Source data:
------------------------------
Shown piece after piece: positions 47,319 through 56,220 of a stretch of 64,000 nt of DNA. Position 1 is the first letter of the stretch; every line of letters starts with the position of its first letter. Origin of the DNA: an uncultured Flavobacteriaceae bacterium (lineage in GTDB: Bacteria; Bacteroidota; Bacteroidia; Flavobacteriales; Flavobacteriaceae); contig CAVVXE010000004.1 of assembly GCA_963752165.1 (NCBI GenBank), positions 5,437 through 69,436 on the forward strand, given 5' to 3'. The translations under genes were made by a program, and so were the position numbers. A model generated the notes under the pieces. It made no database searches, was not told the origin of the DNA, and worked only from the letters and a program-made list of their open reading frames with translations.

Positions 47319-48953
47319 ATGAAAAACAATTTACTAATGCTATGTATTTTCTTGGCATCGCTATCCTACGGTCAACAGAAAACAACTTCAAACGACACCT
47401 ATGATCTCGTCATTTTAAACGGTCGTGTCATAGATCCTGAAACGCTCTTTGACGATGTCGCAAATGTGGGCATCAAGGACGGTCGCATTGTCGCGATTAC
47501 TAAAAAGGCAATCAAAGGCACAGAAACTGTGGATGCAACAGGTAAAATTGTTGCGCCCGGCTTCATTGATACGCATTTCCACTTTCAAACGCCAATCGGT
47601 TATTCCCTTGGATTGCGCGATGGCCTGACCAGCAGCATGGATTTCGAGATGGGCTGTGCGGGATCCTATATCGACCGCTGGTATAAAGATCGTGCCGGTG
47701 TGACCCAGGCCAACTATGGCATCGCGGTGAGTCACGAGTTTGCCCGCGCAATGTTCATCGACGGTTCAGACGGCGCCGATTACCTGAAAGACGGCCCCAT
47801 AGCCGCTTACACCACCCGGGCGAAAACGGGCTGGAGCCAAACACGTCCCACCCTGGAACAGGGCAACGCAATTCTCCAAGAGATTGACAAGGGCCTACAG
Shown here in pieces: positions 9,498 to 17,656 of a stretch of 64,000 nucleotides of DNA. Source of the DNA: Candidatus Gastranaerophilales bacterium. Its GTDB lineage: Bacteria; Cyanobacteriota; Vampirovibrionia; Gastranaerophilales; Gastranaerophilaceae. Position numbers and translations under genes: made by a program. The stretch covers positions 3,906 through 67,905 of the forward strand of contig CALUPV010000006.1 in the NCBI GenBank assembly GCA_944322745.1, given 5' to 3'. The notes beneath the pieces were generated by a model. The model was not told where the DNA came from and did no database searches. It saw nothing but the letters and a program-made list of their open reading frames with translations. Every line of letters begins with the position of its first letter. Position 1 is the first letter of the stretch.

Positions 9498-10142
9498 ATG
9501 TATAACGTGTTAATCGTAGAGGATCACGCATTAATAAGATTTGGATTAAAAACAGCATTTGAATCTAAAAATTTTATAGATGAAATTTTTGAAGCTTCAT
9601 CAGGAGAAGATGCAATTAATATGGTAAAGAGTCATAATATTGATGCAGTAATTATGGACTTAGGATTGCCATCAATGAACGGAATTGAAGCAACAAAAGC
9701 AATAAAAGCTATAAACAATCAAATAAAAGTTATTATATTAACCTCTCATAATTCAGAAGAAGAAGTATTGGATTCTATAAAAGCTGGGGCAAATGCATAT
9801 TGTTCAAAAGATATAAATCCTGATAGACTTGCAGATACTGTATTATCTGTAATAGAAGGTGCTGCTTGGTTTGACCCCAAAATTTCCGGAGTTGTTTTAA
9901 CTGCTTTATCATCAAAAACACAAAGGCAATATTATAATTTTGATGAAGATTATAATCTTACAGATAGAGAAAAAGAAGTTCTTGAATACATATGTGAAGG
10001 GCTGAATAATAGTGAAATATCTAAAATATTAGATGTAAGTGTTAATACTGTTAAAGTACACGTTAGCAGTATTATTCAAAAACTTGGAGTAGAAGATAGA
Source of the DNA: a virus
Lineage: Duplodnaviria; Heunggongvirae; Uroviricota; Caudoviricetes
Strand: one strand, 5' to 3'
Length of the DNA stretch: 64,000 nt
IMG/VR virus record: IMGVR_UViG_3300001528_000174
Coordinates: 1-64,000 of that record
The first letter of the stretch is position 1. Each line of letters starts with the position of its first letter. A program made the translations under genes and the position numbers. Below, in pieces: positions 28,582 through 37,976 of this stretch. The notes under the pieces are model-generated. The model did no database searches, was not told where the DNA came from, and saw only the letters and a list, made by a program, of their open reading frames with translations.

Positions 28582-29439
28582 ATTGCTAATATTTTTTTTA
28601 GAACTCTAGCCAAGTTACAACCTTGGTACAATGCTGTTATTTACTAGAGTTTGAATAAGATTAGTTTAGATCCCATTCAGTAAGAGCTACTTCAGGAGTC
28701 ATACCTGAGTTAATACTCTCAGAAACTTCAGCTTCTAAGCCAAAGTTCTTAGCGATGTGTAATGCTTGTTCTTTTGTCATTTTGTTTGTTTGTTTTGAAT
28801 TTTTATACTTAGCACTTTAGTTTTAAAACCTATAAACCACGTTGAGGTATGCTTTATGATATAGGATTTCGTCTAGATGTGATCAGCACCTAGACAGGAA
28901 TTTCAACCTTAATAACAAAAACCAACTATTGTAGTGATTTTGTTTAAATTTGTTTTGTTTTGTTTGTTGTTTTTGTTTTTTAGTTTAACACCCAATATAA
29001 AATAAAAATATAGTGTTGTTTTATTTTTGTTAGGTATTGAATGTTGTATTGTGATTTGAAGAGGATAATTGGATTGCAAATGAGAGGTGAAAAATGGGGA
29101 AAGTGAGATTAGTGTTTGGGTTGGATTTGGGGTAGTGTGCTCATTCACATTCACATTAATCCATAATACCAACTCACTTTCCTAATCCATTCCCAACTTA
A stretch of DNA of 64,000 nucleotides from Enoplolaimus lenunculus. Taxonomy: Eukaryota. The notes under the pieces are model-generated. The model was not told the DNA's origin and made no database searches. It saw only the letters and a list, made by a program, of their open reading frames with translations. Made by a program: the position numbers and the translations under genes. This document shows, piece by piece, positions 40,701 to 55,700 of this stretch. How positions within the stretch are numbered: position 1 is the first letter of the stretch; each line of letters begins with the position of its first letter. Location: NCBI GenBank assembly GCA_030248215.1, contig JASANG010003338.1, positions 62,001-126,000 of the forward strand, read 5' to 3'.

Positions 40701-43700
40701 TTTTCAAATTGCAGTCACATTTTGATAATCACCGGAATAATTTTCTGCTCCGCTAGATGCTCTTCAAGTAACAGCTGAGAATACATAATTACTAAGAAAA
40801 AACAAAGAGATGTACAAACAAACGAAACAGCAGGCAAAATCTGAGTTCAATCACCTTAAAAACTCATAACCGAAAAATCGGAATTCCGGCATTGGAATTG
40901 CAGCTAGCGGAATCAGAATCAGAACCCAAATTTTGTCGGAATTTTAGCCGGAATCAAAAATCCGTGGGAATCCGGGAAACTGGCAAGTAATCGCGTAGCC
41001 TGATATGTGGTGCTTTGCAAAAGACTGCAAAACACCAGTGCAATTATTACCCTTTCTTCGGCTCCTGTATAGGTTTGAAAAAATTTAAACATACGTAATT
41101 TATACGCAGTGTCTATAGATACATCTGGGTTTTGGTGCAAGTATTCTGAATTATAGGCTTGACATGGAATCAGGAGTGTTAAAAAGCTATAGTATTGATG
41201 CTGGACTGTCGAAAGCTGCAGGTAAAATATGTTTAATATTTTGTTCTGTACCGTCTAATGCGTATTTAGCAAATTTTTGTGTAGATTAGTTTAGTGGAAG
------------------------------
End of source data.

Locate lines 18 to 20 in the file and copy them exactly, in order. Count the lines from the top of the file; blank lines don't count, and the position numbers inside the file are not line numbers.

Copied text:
Source of the DNA: a virus
Lineage: Duplodnaviria; Heunggongvirae; Uroviricota; Caudoviricetes
Strand: one strand, 5' to 3'